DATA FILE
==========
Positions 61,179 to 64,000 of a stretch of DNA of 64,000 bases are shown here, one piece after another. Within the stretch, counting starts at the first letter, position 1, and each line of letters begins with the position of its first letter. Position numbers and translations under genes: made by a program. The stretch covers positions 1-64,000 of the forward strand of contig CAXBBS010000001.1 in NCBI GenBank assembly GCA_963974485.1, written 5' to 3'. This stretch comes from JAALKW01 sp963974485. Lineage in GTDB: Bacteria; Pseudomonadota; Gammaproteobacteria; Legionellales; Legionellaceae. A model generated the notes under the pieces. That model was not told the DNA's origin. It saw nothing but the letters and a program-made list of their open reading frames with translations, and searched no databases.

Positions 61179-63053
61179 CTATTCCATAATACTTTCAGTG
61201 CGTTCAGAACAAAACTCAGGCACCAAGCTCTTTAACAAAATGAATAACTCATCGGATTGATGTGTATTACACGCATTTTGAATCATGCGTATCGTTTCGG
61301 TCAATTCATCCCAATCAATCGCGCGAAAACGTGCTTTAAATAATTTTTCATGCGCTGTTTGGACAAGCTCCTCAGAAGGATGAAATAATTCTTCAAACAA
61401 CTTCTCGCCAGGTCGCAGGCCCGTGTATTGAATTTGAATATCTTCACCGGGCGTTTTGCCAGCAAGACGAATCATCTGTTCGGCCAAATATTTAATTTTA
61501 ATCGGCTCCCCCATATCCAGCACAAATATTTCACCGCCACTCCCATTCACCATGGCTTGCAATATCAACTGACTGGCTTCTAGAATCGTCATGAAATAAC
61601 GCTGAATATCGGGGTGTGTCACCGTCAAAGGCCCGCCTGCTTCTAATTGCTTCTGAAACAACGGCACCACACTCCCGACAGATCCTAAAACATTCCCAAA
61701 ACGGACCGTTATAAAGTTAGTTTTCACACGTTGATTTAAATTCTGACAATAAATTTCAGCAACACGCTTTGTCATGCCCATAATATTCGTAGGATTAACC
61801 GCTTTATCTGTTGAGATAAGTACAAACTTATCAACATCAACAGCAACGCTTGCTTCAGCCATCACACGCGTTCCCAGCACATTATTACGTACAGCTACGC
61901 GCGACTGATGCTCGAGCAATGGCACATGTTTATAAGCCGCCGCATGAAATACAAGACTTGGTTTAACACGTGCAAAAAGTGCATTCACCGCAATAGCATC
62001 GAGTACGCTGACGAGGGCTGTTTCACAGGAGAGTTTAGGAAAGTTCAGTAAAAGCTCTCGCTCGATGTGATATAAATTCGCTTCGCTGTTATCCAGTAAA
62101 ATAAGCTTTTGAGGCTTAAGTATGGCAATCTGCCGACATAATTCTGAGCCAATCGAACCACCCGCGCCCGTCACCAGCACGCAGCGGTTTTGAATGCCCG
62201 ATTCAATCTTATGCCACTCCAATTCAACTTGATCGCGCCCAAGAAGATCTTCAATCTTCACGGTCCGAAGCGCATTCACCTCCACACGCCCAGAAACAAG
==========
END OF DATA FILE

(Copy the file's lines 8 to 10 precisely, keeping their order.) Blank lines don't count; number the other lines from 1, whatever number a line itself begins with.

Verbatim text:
61601 GCTGAATATCGGGGTGTGTCACCGTCAAAGGCCCGCCTGCTTCTAATTGCTTCTGAAACAACGGCACCACACTCCCGACAGATCCTAAAACATTCCCAAA
61701 ACGGACCGTTATAAAGTTAGTTTTCACACGTTGATTTAAATTCTGACAATAAATTTCAGCAACACGCTTTGTCATGCCCATAATATTCGTAGGATTAACC
61801 GCTTTATCTGTTGAGATAAGTACAAACTTATCAACATCAACAGCAACGCTTGCTTCAGCCATCACACGCGTTCCCAGCACATTATTACGTACAGCTACGC